The early desire for and the pursuit of literacy are often mentioned in the teeming volumes devoted to African-American history. However, stories, facts, and figures about the acquisition of numeracy

ABSTRACT

The early desire for and the pursuit of literacy are often mentioned in the teeming volumes devoted to African-American history. However, stories, facts, and figures about the acquisition of numeracy by African Americans have not been equally documented.

The focus of this study was to search for the third R, this is the numeracy and mathematics experiences of African Americans who were born in, and before, 1933. The investigation of this generational cadre was pursued in order to develop oral histories and narratives going back to the early 1900s. This study examined formal and informal education and other relevant mathematics-related, lived experiences of unacknowledged and unheralded African Americans, as opposed to the American anomalies of African descent who are most often acknowledged, such as the Benjamin Bannekers, the George Washington Carvers, and other notables.

Quantitative and qualitative data were collected through the use of a survey and interviews. Quantitative results and qualitative findings were blended to present a nuanced perspective of African Americans learning mathematics during a period of Jim Crow, segregation, and discrimination. Their hopes, their fears, their challenges, their aspirations, their successes, and their failures are all tangential to their overall goal of seeking education, including mathematics education, in the early twentieth century. Both formal and informal experiences revealed a picture of life during those times to further enhance the literature regarding the mathematics experiences of African Americans.

Key words: Black students, historical, senior citizens, mathematics education, oral history, narrative, narrative inquiry, socio-cultural theory, Jim Crow

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Date Created
  • 2014

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Learning college algebra by creating student experts

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In any instructional situation, the instructor's goal is to maximize the learning attained by students. Drawing on the adage, 'we learn best what we have taught,' this action research project

In any instructional situation, the instructor's goal is to maximize the learning attained by students. Drawing on the adage, 'we learn best what we have taught,' this action research project was conducted to examine whether students, in fact, learned college algebra material better if they taught it to their peers. The teaching-to-learn process was conducted in the following way. The instructor-researcher met with individual students and taught a college algebra topic to a student who served as the leader of a group of four students. At the next step, the student who originally learned the material from the instructor met with three other students in a small group session and taught the material to them to prepare an in-class presentation. Students in these small group sessions discussed how best to present the material, anticipated questions, and prepared a presentation to be shared with their classmates. The small group then taught the material to classmates during an in-class review session prior to unit examinations. Quantitative and qualitative data were gathered. Quantitative data consisted of pre- and post-test scores on four college algebra unit examinations. In addition, scores from Likert-scale items on an end-of-semester questionnaire that assessed the effectiveness of the teaching-to-learn process and attitudes toward the process were obtained. Qualitative data consisted of field notes from observations of selected small group sessions and in-class presentations. Additional qualitative data included responses to open-ended questions on the end-of-semester questionnaire and responses to interview items posed to groups of students. Results showed the quantitative data did not support the hypothesis that material, which was taught, was better learned than other material. Nevertheless, qualitative data indicated students were engaged in the material, had a deeper understanding of the material, and were more confident about it as a result of their participation in the teaching-to-learn process. Students also viewed the teaching-to-learn process as being effective and they had positive attitudes toward the teaching-to-learn process. Discussion focused on how engagement, deeper understanding and confidence interacted with one another to increase student learning. Lessons learned, implications for practice, and implications for further action research were also discussed.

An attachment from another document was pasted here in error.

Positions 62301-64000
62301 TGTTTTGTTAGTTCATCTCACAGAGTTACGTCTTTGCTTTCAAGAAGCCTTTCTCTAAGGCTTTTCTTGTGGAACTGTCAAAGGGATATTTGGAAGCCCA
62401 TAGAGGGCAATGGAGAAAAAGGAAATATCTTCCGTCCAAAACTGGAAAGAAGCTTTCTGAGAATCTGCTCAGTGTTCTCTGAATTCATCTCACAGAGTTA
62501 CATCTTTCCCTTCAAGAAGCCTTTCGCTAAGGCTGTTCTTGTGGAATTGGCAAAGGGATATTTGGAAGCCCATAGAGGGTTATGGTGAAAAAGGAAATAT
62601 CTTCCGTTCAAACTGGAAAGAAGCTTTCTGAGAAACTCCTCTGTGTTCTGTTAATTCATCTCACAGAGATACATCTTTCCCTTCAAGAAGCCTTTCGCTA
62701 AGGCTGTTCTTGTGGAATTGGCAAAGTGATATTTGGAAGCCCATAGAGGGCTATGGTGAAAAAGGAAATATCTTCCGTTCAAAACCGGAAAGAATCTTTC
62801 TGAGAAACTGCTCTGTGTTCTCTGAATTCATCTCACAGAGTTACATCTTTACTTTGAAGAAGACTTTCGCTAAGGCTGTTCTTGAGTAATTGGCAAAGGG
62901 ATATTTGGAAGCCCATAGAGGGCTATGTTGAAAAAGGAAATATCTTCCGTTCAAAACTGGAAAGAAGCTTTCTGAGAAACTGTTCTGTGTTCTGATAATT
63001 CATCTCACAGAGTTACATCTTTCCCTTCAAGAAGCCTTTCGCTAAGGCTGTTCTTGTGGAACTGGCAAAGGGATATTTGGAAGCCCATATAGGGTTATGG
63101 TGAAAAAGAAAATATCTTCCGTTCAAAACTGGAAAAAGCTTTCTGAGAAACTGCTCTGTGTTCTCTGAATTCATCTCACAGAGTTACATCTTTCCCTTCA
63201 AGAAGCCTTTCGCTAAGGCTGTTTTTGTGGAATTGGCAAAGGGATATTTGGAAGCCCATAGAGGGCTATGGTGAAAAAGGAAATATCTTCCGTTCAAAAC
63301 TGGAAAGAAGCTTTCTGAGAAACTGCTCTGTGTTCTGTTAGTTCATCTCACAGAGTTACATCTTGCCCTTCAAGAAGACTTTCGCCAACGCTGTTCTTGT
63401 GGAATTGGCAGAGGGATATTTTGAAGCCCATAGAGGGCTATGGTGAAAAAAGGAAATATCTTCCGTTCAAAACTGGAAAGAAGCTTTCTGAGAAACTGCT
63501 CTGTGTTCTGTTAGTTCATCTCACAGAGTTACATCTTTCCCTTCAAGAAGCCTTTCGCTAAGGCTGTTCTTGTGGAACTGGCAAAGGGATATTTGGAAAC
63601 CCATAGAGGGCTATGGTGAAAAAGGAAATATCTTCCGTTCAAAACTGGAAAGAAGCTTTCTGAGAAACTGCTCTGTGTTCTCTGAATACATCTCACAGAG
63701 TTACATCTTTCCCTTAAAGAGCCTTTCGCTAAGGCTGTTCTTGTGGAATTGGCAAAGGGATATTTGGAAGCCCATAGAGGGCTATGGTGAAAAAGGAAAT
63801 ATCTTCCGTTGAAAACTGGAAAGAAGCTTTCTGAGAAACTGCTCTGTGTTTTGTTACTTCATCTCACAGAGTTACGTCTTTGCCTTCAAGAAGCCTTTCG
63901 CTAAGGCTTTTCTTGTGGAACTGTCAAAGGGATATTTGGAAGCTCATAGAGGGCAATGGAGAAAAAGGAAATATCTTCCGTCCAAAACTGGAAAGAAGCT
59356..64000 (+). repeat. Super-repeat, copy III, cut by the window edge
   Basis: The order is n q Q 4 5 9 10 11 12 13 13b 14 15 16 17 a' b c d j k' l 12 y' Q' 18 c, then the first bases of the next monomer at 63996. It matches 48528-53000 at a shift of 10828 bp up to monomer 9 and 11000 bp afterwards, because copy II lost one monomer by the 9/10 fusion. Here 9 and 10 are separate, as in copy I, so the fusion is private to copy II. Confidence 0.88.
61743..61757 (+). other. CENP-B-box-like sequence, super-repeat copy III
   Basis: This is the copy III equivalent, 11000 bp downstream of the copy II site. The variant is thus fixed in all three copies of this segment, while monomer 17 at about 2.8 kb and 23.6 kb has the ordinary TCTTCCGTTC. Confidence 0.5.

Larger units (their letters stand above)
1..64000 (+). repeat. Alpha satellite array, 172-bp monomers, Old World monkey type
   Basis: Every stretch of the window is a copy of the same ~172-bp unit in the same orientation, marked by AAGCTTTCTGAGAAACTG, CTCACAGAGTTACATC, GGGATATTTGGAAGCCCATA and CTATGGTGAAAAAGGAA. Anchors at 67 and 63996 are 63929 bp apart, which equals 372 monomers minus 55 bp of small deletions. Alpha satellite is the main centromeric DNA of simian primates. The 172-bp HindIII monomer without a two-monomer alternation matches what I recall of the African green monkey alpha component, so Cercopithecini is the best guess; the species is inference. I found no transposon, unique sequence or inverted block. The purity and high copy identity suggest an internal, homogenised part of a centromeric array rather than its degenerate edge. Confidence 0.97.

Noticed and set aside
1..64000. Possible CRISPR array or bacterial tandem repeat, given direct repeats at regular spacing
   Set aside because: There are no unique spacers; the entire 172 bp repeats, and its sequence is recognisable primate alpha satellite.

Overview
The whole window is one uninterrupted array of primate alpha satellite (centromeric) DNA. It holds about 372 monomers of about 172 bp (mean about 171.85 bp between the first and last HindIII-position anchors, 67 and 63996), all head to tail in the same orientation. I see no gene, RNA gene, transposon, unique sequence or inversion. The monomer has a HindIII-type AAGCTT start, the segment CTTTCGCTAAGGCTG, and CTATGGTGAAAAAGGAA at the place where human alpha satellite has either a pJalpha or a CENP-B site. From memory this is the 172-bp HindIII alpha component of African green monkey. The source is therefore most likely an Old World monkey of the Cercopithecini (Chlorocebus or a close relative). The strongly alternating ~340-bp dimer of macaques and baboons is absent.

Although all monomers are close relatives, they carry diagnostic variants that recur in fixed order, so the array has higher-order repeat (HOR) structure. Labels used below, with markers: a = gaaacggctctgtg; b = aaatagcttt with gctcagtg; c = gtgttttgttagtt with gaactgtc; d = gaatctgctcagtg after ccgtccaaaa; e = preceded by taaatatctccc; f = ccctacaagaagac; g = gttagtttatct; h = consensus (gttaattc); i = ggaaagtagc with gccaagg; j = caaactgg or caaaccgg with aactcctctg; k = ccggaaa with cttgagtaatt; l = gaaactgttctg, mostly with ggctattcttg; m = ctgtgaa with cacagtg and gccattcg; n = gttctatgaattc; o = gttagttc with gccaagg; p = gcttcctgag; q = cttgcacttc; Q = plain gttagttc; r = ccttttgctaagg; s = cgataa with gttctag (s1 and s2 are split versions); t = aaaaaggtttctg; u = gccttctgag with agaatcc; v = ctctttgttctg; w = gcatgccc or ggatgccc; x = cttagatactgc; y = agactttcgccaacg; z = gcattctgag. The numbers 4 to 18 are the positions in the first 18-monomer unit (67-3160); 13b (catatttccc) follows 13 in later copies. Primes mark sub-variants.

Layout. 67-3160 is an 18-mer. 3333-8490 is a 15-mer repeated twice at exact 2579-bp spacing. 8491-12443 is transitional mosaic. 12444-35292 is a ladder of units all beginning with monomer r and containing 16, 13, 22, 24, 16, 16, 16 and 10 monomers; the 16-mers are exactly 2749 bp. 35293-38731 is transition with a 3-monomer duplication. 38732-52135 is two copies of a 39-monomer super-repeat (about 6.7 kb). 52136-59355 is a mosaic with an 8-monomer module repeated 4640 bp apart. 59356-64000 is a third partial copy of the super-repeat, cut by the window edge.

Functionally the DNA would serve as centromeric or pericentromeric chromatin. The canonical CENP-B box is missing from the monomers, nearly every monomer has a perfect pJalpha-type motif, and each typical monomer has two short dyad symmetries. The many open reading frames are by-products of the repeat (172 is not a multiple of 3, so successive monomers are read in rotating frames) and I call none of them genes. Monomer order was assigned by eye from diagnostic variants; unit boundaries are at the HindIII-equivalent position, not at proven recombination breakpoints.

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Date Created
  • 2011